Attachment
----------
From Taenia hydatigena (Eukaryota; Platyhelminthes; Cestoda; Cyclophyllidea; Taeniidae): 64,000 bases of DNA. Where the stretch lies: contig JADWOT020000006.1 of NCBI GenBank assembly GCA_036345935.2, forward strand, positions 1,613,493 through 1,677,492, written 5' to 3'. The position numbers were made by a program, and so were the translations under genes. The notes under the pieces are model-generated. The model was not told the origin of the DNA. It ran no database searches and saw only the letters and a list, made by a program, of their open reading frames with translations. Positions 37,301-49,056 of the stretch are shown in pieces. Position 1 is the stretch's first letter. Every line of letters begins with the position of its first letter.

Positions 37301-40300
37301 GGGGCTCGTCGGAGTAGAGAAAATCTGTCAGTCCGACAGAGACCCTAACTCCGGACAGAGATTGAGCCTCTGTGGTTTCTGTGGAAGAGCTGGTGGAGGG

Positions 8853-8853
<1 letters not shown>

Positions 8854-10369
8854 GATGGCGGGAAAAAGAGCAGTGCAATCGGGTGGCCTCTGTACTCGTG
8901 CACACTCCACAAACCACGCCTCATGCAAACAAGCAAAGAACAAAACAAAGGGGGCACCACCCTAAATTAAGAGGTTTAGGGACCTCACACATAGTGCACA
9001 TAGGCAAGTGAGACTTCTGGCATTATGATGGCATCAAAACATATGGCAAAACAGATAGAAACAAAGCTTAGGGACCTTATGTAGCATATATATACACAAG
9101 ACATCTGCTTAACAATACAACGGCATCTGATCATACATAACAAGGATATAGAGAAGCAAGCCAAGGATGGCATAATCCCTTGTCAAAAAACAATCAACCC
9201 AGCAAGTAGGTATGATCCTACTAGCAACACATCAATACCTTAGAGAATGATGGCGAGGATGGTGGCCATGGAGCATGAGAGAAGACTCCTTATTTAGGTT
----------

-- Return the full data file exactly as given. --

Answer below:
From Taenia hydatigena (Eukaryota; Platyhelminthes; Cestoda; Cyclophyllidea; Taeniidae): 64,000 bases of DNA. Where the stretch lies: contig JADWOT020000006.1 of NCBI GenBank assembly GCA_036345935.2, forward strand, positions 1,613,493 through 1,677,492, written 5' to 3'. The position numbers were made by a program, and so were the translations under genes. The notes under the pieces are model-generated. The model was not told the origin of the DNA. It ran no database searches and saw only the letters and a list, made by a program, of their open reading frames with translations. Positions 37,301-49,056 of the stretch are shown in pieces. Position 1 is the stretch's first letter. Every line of letters begins with the position of its first letter.

Positions 37301-40300
37301 GGGGCTCGTCGGAGTAGAGAAAATCTGTCAGTCCGACAGAGACCCTAACTCCGGACAGAGATTGAGCCTCTGTGGTTTCTGTGGAAGAGCTGGTGGAGGG

Positions 8853-8853
<1 letters not shown>

Positions 8854-10369
8854 GATGGCGGGAAAAAGAGCAGTGCAATCGGGTGGCCTCTGTACTCGTG
8901 CACACTCCACAAACCACGCCTCATGCAAACAAGCAAAGAACAAAACAAAGGGGGCACCACCCTAAATTAAGAGGTTTAGGGACCTCACACATAGTGCACA
9001 TAGGCAAGTGAGACTTCTGGCATTATGATGGCATCAAAACATATGGCAAAACAGATAGAAACAAAGCTTAGGGACCTTATGTAGCATATATATACACAAG
9101 ACATCTGCTTAACAATACAACGGCATCTGATCATACATAACAAGGATATAGAGAAGCAAGCCAAGGATGGCATAATCCCTTGTCAAAAAACAATCAACCC
9201 AGCAAGTAGGTATGATCCTACTAGCAACACATCAATACCTTAGAGAATGATGGCGAGGATGGTGGCCATGGAGCATGAGAGAAGACTCCTTATTTAGGTT